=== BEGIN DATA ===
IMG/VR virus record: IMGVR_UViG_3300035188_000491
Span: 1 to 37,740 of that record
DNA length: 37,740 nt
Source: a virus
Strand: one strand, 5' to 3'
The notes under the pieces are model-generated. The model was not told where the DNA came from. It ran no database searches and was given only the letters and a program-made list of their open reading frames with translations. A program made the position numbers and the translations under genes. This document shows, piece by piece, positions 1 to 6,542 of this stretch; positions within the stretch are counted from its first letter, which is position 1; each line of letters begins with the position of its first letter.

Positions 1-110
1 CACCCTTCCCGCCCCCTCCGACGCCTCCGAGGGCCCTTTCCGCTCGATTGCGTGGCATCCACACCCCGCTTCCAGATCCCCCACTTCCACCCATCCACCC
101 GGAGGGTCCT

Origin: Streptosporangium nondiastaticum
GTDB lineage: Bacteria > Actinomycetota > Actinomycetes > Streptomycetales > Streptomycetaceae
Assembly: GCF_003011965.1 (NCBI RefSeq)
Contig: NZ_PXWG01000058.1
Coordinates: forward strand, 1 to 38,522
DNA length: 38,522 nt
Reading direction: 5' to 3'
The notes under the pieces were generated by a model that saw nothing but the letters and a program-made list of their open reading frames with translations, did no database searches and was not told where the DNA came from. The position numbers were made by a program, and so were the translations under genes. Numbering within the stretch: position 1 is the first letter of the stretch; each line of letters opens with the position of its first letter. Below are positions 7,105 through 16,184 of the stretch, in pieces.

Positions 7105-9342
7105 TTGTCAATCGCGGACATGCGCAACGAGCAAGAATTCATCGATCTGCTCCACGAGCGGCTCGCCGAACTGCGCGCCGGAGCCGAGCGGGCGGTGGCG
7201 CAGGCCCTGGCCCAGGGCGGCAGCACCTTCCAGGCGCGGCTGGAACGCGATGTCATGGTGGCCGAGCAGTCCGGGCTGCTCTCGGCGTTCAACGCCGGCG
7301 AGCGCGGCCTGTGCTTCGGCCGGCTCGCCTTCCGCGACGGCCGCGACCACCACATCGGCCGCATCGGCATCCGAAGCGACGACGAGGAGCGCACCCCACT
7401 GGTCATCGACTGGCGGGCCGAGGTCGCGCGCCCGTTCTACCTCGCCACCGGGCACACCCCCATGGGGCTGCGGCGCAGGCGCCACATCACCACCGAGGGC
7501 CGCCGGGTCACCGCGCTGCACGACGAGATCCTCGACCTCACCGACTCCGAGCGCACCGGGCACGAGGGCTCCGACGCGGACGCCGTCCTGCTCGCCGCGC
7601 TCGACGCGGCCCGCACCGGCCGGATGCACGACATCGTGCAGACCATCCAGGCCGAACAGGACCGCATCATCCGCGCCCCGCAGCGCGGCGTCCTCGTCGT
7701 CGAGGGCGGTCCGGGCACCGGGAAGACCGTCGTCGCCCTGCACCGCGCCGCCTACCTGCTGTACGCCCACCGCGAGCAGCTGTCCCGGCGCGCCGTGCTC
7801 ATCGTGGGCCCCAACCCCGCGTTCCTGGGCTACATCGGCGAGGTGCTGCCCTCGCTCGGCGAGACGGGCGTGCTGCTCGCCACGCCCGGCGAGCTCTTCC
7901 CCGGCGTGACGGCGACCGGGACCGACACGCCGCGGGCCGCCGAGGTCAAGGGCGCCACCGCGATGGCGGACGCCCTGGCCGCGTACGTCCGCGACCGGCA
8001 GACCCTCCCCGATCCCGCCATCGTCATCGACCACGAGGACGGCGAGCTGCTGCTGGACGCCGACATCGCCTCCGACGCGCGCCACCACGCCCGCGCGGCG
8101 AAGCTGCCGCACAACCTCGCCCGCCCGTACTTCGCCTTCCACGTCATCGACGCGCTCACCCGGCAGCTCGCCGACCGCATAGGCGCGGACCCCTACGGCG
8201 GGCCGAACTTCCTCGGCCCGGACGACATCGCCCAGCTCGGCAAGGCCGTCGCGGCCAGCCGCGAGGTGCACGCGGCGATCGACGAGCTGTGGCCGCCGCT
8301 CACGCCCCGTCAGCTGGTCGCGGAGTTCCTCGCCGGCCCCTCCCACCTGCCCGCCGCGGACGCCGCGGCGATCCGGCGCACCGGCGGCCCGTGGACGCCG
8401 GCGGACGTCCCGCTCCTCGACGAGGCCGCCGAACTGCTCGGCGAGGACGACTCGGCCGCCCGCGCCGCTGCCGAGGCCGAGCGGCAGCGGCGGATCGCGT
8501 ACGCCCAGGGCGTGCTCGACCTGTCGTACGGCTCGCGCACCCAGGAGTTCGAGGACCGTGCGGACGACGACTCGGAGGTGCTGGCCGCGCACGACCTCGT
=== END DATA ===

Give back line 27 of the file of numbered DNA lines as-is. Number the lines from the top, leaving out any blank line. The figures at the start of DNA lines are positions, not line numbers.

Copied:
7901 CCGGCGTGACGGCGACCGGGACCGACACGCCGCGGGCCGCCGAGGTCAAGGGCGCCACCGCGATGGCGGACGCCCTGGCCGCGTACGTCCGCGACCGGCA